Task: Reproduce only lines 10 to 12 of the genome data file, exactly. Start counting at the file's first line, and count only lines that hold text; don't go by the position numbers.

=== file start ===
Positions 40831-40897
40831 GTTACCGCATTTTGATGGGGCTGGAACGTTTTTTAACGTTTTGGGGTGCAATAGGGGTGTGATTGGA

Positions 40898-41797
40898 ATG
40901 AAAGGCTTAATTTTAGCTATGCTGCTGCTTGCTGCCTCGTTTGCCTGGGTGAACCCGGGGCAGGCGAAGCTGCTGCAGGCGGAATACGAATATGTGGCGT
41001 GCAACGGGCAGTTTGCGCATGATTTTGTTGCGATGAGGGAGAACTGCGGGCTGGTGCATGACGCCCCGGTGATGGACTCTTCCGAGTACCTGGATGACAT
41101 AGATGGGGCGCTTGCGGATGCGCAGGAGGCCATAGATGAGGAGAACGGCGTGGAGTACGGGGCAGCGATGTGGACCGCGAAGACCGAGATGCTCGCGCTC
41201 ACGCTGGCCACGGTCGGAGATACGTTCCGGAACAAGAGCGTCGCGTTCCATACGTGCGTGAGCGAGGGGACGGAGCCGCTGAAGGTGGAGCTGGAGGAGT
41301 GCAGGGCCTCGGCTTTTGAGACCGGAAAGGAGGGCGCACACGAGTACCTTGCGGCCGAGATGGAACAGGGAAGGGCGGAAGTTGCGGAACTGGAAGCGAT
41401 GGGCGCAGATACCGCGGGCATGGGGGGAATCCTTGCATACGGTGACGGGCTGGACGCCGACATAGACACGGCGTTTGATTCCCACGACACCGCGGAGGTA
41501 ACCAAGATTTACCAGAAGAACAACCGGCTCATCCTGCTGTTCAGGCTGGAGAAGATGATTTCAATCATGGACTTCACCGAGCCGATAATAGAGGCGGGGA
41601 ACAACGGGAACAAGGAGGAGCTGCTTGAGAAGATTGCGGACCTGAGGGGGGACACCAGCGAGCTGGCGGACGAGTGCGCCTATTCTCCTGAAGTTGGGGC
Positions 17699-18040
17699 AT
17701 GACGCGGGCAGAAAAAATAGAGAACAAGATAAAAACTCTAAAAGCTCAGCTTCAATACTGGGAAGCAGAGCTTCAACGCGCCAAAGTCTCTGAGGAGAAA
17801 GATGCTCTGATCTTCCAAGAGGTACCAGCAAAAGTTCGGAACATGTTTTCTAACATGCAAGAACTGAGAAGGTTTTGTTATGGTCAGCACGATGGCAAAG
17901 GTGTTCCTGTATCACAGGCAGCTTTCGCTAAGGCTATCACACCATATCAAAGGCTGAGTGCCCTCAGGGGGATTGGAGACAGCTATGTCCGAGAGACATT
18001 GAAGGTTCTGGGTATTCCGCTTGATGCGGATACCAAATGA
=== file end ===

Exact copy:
41401 GGGCGCAGATACCGCGGGCATGGGGGGAATCCTTGCATACGGTGACGGGCTGGACGCCGACATAGACACGGCGTTTGATTCCCACGACACCGCGGAGGTA
41501 ACCAAGATTTACCAGAAGAACAACCGGCTCATCCTGCTGTTCAGGCTGGAGAAGATGATTTCAATCATGGACTTCACCGAGCCGATAATAGAGGCGGGGA
41601 ACAACGGGAACAAGGAGGAGCTGCTTGAGAAGATTGCGGACCTGAGGGGGGACACCAGCGAGCTGGCGGACGAGTGCGCCTATTCTCCTGAAGTTGGGGC